From Sonoma to San Francisco to Big Sur, celebrated restaurants and chefs are reinventing the concept of eating alfresco
Words by KATHRYN ROMEYN with a contribution by ANUSH J. BENLIYAN
California weather is conducive to the atmospheric act of dining outdoors nearly year-round, and many are realizing that now is the time to take this concept even further. Continuing to rise to the challenges posed by the COVID-19 pandemic, restaurateurs and hoteliers in wine country, San Francisco to Big Sur have devised a slew of new pop-ups that bring the very best of their venues outdoors.
If you find yourself missing date nights, celebratory dinners or casual meetups for drinks, here are some safe ways to wine and dine in Northern California that in many ways are even more special than what was possible before.
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Outdoor seating at FLOWERS VINEYARDS & WINERY in Healdsburg.
No one does experiential dining quite like those in California’s wine country. Acclaimed Sonoma eatery The Girl & The Fig was granted permission to operate a more casual pop-up (707-933-3000) Thursdays through Sundays on picnic tables in the shade-covered northwest corner of Sonoma Plaza (453 First St. E., Sonoma). In keeping with the laid-back setting, the menu of duck liver mousse, smoked chicken salad, BLAT burger and spicy pork fries is first-come, first served. Don’t forget to also order a refreshing Wicked Slush or Slushtail.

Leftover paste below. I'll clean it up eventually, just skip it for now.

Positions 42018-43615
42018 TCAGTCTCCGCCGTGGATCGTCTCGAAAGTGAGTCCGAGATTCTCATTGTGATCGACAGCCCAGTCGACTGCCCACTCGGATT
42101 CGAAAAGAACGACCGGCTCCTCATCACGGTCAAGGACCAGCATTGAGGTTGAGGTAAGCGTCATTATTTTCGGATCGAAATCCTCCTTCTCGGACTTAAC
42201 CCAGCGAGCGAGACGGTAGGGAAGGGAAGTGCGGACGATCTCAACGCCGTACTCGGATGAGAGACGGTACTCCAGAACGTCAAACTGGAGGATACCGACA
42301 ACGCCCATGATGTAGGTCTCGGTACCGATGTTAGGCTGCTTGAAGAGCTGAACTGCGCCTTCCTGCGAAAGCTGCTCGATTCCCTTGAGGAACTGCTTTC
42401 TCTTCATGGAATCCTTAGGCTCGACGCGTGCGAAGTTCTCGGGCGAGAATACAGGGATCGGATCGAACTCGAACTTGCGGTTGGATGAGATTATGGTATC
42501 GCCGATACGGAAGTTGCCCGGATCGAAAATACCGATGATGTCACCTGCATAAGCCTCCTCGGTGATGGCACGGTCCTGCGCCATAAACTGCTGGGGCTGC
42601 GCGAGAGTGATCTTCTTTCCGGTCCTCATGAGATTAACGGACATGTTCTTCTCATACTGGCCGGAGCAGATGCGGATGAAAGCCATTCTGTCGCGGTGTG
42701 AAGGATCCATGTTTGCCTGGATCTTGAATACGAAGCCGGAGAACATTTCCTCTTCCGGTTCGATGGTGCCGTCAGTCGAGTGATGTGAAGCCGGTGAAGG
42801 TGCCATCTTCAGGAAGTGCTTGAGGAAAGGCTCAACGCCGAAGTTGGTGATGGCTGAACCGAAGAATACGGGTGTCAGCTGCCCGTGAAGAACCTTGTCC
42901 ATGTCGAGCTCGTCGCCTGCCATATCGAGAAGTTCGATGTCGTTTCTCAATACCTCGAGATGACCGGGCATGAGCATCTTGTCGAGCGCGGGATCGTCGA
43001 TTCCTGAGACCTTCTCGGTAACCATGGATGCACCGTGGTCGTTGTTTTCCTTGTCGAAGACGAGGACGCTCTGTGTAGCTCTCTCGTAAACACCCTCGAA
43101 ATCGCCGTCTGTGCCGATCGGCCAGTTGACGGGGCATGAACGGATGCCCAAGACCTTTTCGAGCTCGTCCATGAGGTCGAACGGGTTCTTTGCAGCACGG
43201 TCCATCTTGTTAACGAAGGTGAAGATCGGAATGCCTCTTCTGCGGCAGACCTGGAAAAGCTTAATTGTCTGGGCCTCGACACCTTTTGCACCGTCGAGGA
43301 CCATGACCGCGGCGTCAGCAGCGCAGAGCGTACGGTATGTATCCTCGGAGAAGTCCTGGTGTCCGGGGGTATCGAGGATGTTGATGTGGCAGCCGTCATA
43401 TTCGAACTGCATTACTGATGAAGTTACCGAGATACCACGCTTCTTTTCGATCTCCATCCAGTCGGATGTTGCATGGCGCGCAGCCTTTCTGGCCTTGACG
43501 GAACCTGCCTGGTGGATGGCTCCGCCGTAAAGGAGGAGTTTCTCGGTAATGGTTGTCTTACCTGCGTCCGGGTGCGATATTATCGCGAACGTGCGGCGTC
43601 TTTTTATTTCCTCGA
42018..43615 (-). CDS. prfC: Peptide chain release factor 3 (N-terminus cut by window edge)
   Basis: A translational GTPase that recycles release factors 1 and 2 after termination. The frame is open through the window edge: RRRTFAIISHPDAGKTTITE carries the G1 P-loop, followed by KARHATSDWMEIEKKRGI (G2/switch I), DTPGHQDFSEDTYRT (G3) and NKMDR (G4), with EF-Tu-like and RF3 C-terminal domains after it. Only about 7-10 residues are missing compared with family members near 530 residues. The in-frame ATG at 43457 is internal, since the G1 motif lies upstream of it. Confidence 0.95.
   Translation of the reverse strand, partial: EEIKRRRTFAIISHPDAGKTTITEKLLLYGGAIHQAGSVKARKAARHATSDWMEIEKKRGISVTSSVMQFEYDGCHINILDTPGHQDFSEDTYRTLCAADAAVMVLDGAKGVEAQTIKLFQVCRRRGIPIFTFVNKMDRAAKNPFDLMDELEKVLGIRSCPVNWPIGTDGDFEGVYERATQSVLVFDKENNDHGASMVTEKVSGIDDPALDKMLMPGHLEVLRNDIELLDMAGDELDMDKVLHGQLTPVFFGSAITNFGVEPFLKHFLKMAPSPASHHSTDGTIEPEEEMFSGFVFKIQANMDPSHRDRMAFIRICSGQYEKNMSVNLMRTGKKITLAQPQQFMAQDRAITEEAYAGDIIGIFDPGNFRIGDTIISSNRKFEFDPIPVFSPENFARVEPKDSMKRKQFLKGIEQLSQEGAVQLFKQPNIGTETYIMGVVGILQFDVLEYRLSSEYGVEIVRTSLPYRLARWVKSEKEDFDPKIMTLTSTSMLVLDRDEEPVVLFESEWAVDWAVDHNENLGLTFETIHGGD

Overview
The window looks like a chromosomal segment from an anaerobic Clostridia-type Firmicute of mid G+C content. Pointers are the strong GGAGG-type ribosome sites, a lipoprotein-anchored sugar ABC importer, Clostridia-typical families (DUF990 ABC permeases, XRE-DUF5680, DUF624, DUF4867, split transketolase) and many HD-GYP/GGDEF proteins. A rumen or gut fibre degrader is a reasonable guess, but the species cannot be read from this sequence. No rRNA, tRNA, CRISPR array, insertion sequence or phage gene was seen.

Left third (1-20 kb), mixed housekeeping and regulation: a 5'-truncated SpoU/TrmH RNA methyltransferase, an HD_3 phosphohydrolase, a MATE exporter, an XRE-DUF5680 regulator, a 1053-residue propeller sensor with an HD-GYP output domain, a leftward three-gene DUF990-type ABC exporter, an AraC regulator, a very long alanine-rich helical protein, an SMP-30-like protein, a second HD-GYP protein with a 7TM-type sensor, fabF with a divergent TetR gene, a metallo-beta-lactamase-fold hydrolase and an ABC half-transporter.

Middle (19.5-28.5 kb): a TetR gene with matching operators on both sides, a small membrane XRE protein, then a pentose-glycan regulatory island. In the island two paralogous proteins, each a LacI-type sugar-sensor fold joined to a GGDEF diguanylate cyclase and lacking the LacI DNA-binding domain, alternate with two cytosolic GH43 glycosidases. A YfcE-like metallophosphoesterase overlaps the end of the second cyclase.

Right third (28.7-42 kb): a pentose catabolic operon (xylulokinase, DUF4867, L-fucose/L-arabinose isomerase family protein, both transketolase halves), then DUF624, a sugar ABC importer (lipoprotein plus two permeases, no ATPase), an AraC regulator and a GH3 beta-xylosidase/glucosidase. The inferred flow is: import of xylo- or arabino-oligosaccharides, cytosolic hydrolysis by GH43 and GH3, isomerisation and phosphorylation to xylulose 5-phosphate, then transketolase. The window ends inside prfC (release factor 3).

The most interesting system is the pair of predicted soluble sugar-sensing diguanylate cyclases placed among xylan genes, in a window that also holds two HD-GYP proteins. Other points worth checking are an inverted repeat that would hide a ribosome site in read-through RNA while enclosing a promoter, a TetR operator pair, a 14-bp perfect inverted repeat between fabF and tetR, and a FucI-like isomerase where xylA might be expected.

Sonoma’s FARMHOUSE INN offers Progressive Winery Picnics, plus curbside pickup Wednesdays through Saturdays.
Meanwhile, Sonoma’s rustic Farmhouse Inn (7871 River Rd., Forestville, 707-887-3300) has introduced Progressive Winery Picnics ($950/couple), which it plans to make available at least through the fall, serving as very fine replacements for traditional winery hopping. The experience is like a movable feast — a privately chauffeured Volvo XC90 T6 delivers guests to unique outdoor picnic tastings at three wineries, including Gary Farrell Vineyards & Winery to sip vino and nibble on Coppinger and Wagon Wheel cheeses; Flowers Vineyards & Winery to enjoy Sea View Ridge pinot noir or Camp Meeting Ridge pinot noir or chardonnay and housemade seasonal bites (menus change biweekly) in the garden; and Lambert Bridge Winery to indulge in a wine pairing featuring macarons from Healdsburg’s Moustache Baked Goods.
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CHATEAU MONTELENA WINERY in Calistoga oozes Old World ambience.
In Napa, Calistoga Ranch, Auberge Resorts Collection, has launched a pair of pop-up experiences (580 Lommel Rd., Calistoga, 844-239-8285) that are delicious, not to mention incredibly private. For the foreseeable future, guests with special occasions to celebrate can book a private tasting journey ($2,500/couple) through Chateau Montelena Winery’s unmatched wines (paired with cheese and charcuterie, naturally), followed by a personalized dinner prepared by resort chef Chris Ludwick at the Lakehouse that might include Spanish octopus carpaccio and a grass-fed Sonoma filet.
CALISTOGA RANCH can arrange a picnic for guests, or book a private tasting at a local winery.
For a daytime delight, there’s the Savoir Terroir experience ($160/person), a partnership with winemaker Claire Ducrocq Weinkauf of Picayune Cellars & Mercantile. This leisurely, wine-paired, four-course lunch is designed for just two, served on the lake house deck, with treats like butter-poached shrimp and heritage pork tenderloin from chef Michael Lewis’ kitchen.